Is there any way to convince Justice Antonin Scalia that the Commerce Clause gives Congress the authority to mandate health care coverage? The conservative justice is seen as a virtual surefire vote on the side of the challengers to the federal health care law.
But in an amicus brief filed Friday, the Justice Department relies heavily on a Supreme Court case which held that the Commerce Clause gave the government the authority to prohibit individuals from growing medical marijuana for their own use despite a California state law making it legal. And, as Talking Points Memo DC points out, that reasoning was backed by Scalia himself.
In the 2005 case Gonzales v. Raich, the Scalia joined the Court’s 6-3 majority. Justice John Paul Stevens wrote for the majority that: “Congress can regulate purely intrastate activity that is not itself ‘commercial,’ in that it is not produced for sale, if it concludes that failure to regulate that class of activity would undercut the regulation of the interstate market in that commodity.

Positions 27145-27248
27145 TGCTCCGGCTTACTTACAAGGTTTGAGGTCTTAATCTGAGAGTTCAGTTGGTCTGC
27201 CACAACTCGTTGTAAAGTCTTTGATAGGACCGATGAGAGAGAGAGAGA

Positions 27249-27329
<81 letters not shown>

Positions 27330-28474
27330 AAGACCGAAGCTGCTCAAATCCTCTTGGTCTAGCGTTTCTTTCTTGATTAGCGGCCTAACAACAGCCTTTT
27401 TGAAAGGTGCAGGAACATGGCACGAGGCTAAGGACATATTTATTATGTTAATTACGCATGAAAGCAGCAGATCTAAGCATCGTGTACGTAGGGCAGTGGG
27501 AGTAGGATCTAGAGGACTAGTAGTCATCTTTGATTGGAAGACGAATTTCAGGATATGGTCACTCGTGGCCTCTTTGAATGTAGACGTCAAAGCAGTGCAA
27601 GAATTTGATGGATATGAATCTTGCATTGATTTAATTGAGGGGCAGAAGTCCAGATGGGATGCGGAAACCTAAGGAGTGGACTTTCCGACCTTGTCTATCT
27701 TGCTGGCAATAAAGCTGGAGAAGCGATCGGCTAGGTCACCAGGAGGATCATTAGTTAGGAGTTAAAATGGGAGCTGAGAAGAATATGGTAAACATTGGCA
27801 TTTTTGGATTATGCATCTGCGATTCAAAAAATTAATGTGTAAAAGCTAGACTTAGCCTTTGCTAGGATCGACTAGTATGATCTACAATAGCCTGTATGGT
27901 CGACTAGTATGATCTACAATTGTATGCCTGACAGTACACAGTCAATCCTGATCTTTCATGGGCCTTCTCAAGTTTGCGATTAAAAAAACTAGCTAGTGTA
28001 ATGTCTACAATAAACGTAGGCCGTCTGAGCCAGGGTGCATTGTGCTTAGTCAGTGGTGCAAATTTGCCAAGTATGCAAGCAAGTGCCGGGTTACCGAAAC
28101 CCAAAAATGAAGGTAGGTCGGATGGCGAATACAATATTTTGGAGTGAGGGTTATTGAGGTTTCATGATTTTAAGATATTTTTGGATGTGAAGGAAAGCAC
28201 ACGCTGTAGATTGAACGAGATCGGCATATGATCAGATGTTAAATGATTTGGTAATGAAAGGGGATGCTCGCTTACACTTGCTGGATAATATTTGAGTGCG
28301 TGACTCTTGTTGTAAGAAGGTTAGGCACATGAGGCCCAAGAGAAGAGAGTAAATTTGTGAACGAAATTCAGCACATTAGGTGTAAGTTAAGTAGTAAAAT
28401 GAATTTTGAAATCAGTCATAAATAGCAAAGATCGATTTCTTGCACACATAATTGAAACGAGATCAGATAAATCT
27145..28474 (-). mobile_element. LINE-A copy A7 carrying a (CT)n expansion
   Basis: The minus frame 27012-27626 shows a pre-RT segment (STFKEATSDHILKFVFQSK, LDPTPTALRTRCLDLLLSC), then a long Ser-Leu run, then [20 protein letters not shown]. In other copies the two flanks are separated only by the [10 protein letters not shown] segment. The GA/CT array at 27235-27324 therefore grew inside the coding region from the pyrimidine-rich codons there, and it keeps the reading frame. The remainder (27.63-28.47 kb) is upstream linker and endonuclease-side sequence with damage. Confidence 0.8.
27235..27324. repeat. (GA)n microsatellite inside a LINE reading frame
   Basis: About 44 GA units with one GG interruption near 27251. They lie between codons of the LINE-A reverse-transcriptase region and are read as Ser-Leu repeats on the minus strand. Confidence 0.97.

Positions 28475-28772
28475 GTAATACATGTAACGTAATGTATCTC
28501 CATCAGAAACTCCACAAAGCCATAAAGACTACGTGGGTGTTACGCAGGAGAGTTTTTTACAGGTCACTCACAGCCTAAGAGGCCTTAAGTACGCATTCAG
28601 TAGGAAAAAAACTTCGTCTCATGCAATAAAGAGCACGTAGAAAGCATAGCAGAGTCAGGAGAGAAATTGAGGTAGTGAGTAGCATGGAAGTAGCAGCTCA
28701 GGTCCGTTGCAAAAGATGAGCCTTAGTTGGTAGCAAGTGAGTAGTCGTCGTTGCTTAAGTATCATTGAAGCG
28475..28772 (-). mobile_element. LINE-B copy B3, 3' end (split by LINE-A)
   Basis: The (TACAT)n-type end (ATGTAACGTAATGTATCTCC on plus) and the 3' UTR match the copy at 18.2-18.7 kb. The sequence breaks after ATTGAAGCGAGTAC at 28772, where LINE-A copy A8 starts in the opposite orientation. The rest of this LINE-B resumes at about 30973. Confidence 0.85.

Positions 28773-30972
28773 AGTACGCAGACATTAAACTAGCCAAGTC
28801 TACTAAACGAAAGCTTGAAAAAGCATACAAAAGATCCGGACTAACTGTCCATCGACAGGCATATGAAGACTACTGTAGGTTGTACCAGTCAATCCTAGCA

While the reasoning in that case is relied upon heavily by the government, it may not necessarily be the ticket to woo Scalia to the government’s side. Though he joined the majority in judgment, Scalia also wrote a concurrence that explained – and limited – his embrace of Commerce Clause power in the case.
“[U]nlike the channels, instrumentalities, and agents of interstate commerce, activities that substantially affect interstate commerce are not themselves part of interstate commerce, and thus the power to regulate them cannot come from the Commerce Clause alone,” Scalia observed.